# Why does risk aversion use variance instead of standard deviation?

The risk-aversion component of a portfolio utility function is expressed as the variance of the portfolio. Why the variance, instead of standard deviation, is used in here?

I'm asking this question because of the following calculation: suppose I only have a single stock and also a fixed risk-aversion parameter. Then I use mean-variance tradeoff to determine the optimal amount of the stock to hold. If the variance is used in the utility function, then I can get an optimal position because the variance is quadratic of the position. However, if standard deviation is used, then both the expected return and risk are linear in the position, hence we cannot get an optimal position in this setup. On the other hand, if indeed standard deviation is also a reasonable choice of expression of risk aversion, then it seems the "optimal position" obtained using the variance is purely an artifact of the functional form selected.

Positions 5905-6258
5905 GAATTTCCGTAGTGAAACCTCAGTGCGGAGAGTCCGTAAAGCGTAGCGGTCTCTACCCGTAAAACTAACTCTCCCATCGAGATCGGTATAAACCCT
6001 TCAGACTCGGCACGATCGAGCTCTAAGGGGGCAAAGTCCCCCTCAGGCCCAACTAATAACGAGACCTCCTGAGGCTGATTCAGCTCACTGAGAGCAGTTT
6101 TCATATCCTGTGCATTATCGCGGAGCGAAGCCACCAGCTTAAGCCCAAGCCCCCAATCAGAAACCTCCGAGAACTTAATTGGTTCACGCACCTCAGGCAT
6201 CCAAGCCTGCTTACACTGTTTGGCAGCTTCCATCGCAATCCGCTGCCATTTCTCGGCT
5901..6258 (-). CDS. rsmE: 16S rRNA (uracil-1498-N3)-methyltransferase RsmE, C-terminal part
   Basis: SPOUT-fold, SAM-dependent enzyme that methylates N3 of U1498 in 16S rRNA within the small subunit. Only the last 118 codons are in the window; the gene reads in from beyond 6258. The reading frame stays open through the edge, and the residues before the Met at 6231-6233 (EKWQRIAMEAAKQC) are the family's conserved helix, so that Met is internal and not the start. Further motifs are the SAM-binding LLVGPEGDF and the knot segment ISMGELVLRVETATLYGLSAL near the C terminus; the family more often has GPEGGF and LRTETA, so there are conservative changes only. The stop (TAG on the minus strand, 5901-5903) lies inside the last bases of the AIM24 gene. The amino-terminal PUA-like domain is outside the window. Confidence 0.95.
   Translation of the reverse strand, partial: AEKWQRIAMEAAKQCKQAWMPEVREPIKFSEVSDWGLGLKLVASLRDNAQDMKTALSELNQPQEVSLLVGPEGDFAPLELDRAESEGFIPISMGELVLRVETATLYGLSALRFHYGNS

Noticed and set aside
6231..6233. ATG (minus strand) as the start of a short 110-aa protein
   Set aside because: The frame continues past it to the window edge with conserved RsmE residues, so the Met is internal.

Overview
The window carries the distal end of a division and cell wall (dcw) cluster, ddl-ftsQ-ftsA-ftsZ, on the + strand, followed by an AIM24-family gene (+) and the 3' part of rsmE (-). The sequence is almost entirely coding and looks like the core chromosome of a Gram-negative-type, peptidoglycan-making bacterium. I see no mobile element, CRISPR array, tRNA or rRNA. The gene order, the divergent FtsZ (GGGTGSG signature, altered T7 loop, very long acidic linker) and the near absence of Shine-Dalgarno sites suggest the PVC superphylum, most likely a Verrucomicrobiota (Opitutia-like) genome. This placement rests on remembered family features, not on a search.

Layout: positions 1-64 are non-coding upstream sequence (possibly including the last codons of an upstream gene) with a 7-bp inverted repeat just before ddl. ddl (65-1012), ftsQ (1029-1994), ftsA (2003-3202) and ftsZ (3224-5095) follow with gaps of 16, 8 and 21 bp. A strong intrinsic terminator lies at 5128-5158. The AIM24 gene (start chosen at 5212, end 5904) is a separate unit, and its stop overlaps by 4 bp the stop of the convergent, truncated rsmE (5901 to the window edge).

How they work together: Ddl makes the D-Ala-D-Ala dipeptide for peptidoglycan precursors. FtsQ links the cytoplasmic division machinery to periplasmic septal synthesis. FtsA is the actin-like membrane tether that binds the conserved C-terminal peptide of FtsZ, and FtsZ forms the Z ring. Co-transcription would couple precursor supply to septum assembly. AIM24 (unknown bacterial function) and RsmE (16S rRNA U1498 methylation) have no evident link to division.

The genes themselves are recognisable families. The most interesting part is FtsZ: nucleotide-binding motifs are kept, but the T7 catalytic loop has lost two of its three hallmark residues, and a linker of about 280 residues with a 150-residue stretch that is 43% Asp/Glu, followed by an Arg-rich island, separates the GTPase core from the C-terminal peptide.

• could you show the formula of this portfolio utility function, with the risk-aversion component pointed out – develarist Jun 28 '19 at 2:49

Let us start with some underlying math. First, $$\sigma=\sqrt{\sigma^2}$$, but the minimum variance unbiased estimator (MVUE) for standard deviation is not the square root of the MVUE of the variance, $$\hat{\sigma}\ne\sqrt{\hat{\sigma^2}}.$$ Taking the square root of the unbiased sample estimator of the variance introduces bias because it is a non-linear function. See derivation of MVUE of SD If the parameters are known, then it doesn't matter which way you do it.
• Because the variance is the second central moment. Standard deviation is just a transform if it. Kind of like $e=mc^2$. You could create a squared variable, say k, and write it as $e=mk$. It's the same thing, but c has a definite meaning. – Dave Harris Jul 3 '19 at 22:37